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A UK government adviser has warned that car manufacturers are paying insufficient attention to keeping vehicle technology secure after it emerged that BMW took five months to fix a basic software glitch affecting millions of Mini and Rolls-Royce models.
The German ADAC motoring association told BMW in July last year that it had discovered a flaw in the Bavarian carmaker’s ConnectedDrive software, which allows the car to wirelessly transmit and receive data and also enables an app that can unlock the car using the driver’s smartphone.
The glitch meant that some 2.2m BMW vehicles equipped with the technology worldwide — including Mini and Rolls-Royce cars — could potentially be remotely unlocked by hackers in minutes.
But it was not until December 8 that the BMW carmaker began fixing the flaw through wireless updates that switched on a basic security protocol commonly used for online banking and web page authentication.
“The need to get things to market quickly, the constant need to deliver new functionality, is resulting in insufficient attention being paid to making the software trustworthy,” said Tony Dyhouse, director at the government-led Trustworthy Software Initiative, which works with the Business department and the Centre for Protection of Critical National Infrastructure.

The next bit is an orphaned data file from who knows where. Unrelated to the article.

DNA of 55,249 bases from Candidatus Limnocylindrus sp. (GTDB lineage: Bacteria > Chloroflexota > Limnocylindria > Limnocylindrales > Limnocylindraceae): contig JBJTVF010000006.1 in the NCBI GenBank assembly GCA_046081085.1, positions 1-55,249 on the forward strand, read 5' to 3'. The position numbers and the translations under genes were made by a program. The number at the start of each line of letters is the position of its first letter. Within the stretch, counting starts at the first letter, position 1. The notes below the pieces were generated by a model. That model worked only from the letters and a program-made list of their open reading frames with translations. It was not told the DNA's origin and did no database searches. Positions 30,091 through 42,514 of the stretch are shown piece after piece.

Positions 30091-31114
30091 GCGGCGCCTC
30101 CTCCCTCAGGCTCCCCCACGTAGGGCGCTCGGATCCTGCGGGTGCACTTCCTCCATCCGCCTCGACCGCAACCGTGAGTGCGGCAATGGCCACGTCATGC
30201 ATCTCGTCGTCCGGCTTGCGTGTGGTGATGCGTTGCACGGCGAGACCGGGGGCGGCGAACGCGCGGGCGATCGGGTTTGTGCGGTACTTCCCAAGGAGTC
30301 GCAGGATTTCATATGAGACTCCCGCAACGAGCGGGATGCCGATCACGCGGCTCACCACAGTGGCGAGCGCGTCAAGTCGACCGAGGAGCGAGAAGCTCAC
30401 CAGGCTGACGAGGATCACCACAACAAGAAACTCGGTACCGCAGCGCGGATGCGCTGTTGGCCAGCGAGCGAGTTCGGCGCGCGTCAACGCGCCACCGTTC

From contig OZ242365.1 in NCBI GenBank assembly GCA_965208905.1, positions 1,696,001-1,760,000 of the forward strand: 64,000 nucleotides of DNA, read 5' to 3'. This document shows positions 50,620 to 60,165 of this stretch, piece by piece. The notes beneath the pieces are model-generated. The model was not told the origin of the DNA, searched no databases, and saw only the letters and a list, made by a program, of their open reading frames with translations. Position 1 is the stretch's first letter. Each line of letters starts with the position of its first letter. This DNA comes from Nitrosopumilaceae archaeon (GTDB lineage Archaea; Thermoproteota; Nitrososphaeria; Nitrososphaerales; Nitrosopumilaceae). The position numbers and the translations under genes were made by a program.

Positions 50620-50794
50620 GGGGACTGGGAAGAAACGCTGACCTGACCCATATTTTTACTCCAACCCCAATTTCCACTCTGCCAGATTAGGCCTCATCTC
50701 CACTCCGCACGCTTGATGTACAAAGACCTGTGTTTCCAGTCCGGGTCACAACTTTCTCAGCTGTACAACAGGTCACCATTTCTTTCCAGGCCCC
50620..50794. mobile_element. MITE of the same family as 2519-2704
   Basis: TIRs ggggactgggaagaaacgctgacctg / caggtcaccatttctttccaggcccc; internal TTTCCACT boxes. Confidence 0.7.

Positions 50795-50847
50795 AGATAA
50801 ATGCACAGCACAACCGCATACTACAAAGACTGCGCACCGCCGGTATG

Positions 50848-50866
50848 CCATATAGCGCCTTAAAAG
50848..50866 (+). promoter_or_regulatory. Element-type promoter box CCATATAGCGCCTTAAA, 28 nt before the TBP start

“It’s pretty basic common sense to encrypt communications,” he added. “Why wasn’t a company like BMW doing that?”
BMW said it had taken “swift action in developing a fix for the software issue as soon as it was identified and applied it to all affected vehicles”, and that reprogramming began well before December. It added that while it was relatively straightforward to roll out the patch for the vehicles, it was much harder to develop the fix.
It has also said it was not aware of any instances of the flaw being exploited. “BMW continually updates its security software systems in response to new threats that arise,” the carmaker said.
But the news will cause concern as carmakers worldwide wrestle with the challenge of creating increasingly sophisticated vehicles in an attempt to stay ahead in the era of the connected car.
Vast technological change in the industry, as well as the pressure of new entrants into the sector, such as Google, is pushing manufacturers into new areas of software and big data.
Although there are no known instances of a car being commandeered remotely by hackers, vehicles have been “hacked” in trial settings by researchers.
But Mr Dyhouse said it was wrong to assume a public car hacking had not happened. “In many cases, the definition of a good hack is it’s not discovered,” he said.
The warning came after two US senators last week proposed legislation that would establish federal standards for cyber security in cars. One of the senators, Ed Markey, had earlier published a report that found widespread failings in security and customer privacy in the wireless car technology employed by 16 manufacturers involved in the study.
“We need the electronic equivalent of seat belts and airbags to keep drivers and their information safe in the 21st century,” said Mr Markey.